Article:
Q: One of my closest friends, “Judy,” has always been a know-it-all. She loves giving advice, even when I don’t ask for it. This has never been a problem in our friendship. It’s just part of her personality, and also her advice is usually pretty solid. I got married last summer, and during my engagement, Judy was basically a living, breathing stream of wedding planning tips and marriage advice.
A couple weeks ago, Judy filed for divorce from her husband after three years of marriage. I know from talking to both of them that the problem isn’t any one thing. They’re just unhappy. It’s sad and difficult, and I’ve done my best to support both Judy and her husband, who is also a friend. I actually officiated their wedding; she was maid-of-honor at mine.
The problem is Judy is still CONSTANTLY giving me marriage advice. She’s actually started giving me more advice lately, since her marriage problems and divorce are basically all we talk about, which is also starting to wear on me. She’ll take a problem in her relationship and turn it into a lesson for me (as in, “Jack never helped out with the housework. You need to make sure that you and Dave check in with each other about dividing chores,” or whatever).
I love Judy, but I’m starting to resent her “advice.” Even though I just got married six months ago, my husband and I have been together for over ten years, longer than she and Jack were together, and our relationship is strong and healthy, thanks to a lot of mutual work. I feel like I’m being condescended to, which I never really felt before when it came to Judy’s advice-giving. I know that Judy is going through a terrible time right now, so I’ve mostly just sort of nodded and smiled as she lectures me about how to have a good marriage, and it’s not like she’s saying anything that’s untrue. But it’s starting to erode our friendship, and I find myself avoiding her calls.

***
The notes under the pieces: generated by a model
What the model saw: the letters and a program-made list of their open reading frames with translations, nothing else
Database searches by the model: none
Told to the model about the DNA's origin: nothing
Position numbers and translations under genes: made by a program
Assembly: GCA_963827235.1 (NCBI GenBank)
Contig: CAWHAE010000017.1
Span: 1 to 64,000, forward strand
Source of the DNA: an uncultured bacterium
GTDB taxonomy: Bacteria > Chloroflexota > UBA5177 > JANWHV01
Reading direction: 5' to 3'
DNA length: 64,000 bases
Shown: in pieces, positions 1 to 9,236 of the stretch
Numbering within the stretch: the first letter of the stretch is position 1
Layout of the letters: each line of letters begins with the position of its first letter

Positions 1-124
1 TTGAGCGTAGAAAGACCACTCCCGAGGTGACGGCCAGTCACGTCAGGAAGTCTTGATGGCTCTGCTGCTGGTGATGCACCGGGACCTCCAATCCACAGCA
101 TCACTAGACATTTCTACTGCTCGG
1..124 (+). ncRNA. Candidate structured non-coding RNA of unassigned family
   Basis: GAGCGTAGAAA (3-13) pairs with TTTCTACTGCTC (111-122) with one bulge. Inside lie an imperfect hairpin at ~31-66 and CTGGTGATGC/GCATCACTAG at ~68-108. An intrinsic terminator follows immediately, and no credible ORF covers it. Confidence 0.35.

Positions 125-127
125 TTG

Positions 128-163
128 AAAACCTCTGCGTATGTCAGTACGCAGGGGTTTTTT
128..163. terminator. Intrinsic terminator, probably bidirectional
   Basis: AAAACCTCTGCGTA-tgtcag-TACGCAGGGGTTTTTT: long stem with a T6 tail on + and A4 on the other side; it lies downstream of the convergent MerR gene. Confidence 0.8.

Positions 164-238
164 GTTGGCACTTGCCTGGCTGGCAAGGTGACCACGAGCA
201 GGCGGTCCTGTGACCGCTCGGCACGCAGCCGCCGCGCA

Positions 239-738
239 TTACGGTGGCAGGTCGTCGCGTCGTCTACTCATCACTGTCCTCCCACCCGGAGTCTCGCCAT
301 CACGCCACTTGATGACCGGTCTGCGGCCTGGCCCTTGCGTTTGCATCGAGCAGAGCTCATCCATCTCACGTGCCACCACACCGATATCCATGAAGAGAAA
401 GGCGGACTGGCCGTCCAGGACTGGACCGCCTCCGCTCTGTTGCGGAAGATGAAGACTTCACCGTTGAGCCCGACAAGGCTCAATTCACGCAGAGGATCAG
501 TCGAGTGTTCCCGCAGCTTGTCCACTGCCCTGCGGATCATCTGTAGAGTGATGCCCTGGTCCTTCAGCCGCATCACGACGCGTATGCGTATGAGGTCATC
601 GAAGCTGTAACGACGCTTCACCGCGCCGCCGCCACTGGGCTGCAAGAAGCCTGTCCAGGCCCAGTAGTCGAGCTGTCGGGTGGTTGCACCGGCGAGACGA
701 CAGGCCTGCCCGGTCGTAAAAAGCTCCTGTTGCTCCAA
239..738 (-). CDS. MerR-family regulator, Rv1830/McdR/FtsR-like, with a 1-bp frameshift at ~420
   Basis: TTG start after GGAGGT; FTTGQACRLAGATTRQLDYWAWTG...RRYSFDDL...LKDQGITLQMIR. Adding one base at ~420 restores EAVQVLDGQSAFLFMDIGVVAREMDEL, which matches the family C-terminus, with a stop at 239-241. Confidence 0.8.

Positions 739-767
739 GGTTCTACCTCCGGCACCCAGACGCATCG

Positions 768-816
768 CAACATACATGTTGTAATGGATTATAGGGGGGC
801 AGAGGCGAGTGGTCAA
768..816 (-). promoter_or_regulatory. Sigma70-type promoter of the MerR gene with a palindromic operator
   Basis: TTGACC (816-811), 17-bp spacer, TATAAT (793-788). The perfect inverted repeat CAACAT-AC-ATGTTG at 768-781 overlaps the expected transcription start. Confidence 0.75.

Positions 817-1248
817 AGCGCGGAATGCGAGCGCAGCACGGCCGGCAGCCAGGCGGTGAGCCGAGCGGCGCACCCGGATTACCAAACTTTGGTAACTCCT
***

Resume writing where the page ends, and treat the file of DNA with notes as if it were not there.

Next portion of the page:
Do I need to keep nodding and smiling out of respect for this rough patch? I want to be there for her. Is there a way to discuss this with Judy without making it sound like I’m rubbing my healthy relationship in her face?
—The Listening Friend
A: Dear TLF,
You’re right, there isn’t really a way to shut down this advice without it sounding pretty insensitive. But you said it yourself: this is just how Judy is. It doesn’t have anything to do with you or your marriage. This is just how she processes everything, and right now she’s got pretty big situation to work through. Saying something now, when she’s in this tough place, isn’t going to change who she is and always has been. It’ll just carry an unnecessary ill-timed sting.
Being the advice-y friend myself (I honestly just can’t help myself, I’m sorry), I can vouch for the fact that she really is just trying to help. She’s gone through a life-changing thing. She’s made mistakes, she’s learned so much, and it only makes sense that she wants to turn around and share that info with the people she cares about most. She wants to save her friends the heartache of what she’s learned the hard way (even if they perhaps don’t need saving).
It can also just be hard to be a know-it-all in a tough spot. It’s hard to acknowledge that maybe you didn’t have it all right the first time, that maybe you’ve made some missteps, that everything didn’t go as planned. When you’re feeling that way, it can be nice to pinpoint the problem. It can be nice to have some things to point to and blame.
And, you know, your relationship sounds amazing. But maybe she does have some good advice to impart, right? It’s not like divorce signifies some kind of failure at marriage.
But, it sounds like you need a break. And I swear to you, that’s fine. It’s okay to ease back for a bit. Ideally, sure! You’d be able to listen to her advice and shrug it off, realize it’s not about you. You’d be confident that you’ve got chore division or whatever else under lock, no matter what Judy thinks. But if that’s not realistic, it’s okay to listen when you can, and hop off the phone when you just can’t. She’s going through her thing, and you want to be there for her, but the emotional problems of our friends weigh on us also, and it’s fair to need a break.
Judy’s going through a divorce, and she’s going to work through that in whatever way she needs to (and yeah, that probably means a bunch of unsolicited relationship advice). It’s not a reflection on you or your marriage, but it’s also not a bad idea to give yourself a little space.
IF YOU WOULD LIKE TO ASK APW A QUESTION, PLEASE DON’T BE SHY! IF YOU WOULD PREFER NOT TO BE NAMED, ANONYMOUS QUESTIONS ARE ALSO ACCEPTED. (THOUGH IT REALLY MAKES OUR DAY WHEN YOU COME UP WITH A CLEVER SIGN-OFF!)
Image CreditGraphic Stock
The post How Do I Tell My Divorced Friend I Don’t Want Her Marriage Advice? appeared first on A Practical Wedding: We're Your Wedding Planner. Wedding Ideas for Brides, Bridesmaids, Grooms, and More.